Author: Kaspar, Andrew
Date published: November 1, 2010
David Koch, the billionaire philanthropist who recently made headlines as a major financial backer of the Tea Party movement and other right-wing causes, personifies the conflicts of interests within the cancer establishment. Koch, who has given tens of millions to fund cancer research, sits on the advisory board of the National Cancer Institute (NCI), the federal agency in charge of cancer research.
Along with his brother Charles, Koch owns nearly al/ of Koch Industries, a sprawling corporate empire with annual revenues estimated at $100 billion. Despite his substantial financial and personal involvement in cancer research, in August Jane Mayer reported in The New Yorker that Koch Industries has lobbied against the designation of formaldehyde as a carcinogen. When the private company bought Georgia-Pacific lumber in 2005, it became the producer of pressed wood products containing formaldehyde, such as the ubiquitous particle board. Mayer reported that Koch Industries has the capacity to produce 2.2 billion pounds of formaldehyde annually.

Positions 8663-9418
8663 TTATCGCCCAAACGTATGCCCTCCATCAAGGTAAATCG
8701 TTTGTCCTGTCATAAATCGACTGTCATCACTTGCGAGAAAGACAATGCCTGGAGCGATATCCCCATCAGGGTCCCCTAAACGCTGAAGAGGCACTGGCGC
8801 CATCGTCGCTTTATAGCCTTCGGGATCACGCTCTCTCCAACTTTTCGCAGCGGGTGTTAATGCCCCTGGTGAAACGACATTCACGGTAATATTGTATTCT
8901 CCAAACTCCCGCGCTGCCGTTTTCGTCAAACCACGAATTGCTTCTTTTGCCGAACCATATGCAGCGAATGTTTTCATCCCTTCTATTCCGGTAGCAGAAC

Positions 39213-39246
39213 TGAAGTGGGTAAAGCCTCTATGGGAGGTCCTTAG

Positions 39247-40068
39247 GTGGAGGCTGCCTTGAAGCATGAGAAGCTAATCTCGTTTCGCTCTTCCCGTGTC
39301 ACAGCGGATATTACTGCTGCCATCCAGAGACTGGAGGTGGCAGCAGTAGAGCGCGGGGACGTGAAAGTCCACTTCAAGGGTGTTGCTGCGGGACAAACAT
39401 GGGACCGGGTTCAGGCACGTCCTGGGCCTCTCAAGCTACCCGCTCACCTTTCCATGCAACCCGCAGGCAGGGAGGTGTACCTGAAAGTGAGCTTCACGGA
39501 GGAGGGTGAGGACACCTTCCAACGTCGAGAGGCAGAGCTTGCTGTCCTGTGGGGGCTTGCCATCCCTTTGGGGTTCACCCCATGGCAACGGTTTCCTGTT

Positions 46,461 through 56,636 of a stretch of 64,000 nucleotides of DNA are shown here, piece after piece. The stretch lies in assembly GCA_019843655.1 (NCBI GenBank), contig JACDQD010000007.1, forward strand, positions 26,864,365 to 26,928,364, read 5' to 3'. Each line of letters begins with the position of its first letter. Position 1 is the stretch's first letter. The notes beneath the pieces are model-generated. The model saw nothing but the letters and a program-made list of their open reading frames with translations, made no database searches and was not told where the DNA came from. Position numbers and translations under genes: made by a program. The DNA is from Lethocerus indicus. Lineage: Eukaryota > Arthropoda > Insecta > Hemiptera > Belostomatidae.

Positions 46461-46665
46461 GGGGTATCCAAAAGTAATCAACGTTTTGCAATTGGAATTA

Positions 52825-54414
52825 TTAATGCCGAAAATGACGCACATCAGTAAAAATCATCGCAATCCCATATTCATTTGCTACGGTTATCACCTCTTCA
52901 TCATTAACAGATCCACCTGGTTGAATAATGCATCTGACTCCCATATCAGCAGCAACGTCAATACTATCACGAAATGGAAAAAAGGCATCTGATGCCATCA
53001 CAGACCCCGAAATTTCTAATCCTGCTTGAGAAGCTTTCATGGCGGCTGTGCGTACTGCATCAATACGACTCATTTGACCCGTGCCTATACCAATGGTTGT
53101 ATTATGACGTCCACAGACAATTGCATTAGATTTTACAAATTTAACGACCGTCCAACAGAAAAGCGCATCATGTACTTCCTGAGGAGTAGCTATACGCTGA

A study published last year by the NCI concluded that exposure to formaldehyde leads to higher rates of death from leukemia among workers exposed to the chemical.
Because of its prevalence in building materials and everyday household products, formaldehyde exposure is precisely the kind of environmental risk that the President's Cancer Panel says should be given greater consideration.
- ANDREW KASPAR
ANDREW KASPAR (2), an In These Times intern, is a student at the Medill School of Journalism at Northwestern University.